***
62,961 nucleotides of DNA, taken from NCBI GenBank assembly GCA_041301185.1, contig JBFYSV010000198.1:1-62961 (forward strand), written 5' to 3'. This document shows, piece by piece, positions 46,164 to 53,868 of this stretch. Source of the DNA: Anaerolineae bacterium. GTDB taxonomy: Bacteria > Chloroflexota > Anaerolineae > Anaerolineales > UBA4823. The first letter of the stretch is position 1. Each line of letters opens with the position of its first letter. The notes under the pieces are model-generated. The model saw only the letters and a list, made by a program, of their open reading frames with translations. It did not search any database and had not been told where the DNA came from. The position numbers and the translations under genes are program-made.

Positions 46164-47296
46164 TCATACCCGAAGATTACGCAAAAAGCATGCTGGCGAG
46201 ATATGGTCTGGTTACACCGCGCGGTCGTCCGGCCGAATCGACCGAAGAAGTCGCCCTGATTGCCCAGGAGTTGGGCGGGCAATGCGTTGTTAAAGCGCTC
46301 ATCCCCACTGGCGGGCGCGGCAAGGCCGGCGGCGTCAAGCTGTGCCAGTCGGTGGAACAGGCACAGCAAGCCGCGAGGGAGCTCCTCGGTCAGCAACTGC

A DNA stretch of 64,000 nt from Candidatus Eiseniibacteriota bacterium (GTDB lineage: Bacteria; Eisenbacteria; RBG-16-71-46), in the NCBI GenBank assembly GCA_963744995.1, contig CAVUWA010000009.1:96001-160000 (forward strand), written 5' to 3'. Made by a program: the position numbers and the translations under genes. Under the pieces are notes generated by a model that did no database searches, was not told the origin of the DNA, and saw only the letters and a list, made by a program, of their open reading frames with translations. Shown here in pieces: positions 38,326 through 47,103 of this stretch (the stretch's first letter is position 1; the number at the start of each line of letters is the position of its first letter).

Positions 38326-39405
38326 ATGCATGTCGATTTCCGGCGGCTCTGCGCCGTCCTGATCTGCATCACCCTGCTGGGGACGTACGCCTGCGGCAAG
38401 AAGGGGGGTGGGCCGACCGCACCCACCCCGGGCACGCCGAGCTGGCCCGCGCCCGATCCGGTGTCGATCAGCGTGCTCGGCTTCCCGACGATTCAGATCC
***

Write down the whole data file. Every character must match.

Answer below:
62,961 nucleotides of DNA, taken from NCBI GenBank assembly GCA_041301185.1, contig JBFYSV010000198.1:1-62961 (forward strand), written 5' to 3'. This document shows, piece by piece, positions 46,164 to 53,868 of this stretch. Source of the DNA: Anaerolineae bacterium. GTDB taxonomy: Bacteria > Chloroflexota > Anaerolineae > Anaerolineales > UBA4823. The first letter of the stretch is position 1. Each line of letters opens with the position of its first letter. The notes under the pieces are model-generated. The model saw only the letters and a list, made by a program, of their open reading frames with translations. It did not search any database and had not been told where the DNA came from. The position numbers and the translations under genes are program-made.

Positions 46164-47296
46164 TCATACCCGAAGATTACGCAAAAAGCATGCTGGCGAG
46201 ATATGGTCTGGTTACACCGCGCGGTCGTCCGGCCGAATCGACCGAAGAAGTCGCCCTGATTGCCCAGGAGTTGGGCGGGCAATGCGTTGTTAAAGCGCTC
46301 ATCCCCACTGGCGGGCGCGGCAAGGCCGGCGGCGTCAAGCTGTGCCAGTCGGTGGAACAGGCACAGCAAGCCGCGAGGGAGCTCCTCGGTCAGCAACTGC

A DNA stretch of 64,000 nt from Candidatus Eiseniibacteriota bacterium (GTDB lineage: Bacteria; Eisenbacteria; RBG-16-71-46), in the NCBI GenBank assembly GCA_963744995.1, contig CAVUWA010000009.1:96001-160000 (forward strand), written 5' to 3'. Made by a program: the position numbers and the translations under genes. Under the pieces are notes generated by a model that did no database searches, was not told the origin of the DNA, and saw only the letters and a list, made by a program, of their open reading frames with translations. Shown here in pieces: positions 38,326 through 47,103 of this stretch (the stretch's first letter is position 1; the number at the start of each line of letters is the position of its first letter).

Positions 38326-39405
38326 ATGCATGTCGATTTCCGGCGGCTCTGCGCCGTCCTGATCTGCATCACCCTGCTGGGGACGTACGCCTGCGGCAAG
38401 AAGGGGGGTGGGCCGACCGCACCCACCCCGGGCACGCCGAGCTGGCCCGCGCCCGATCCGGTGTCGATCAGCGTGCTCGGCTTCCCGACGATTCAGATCC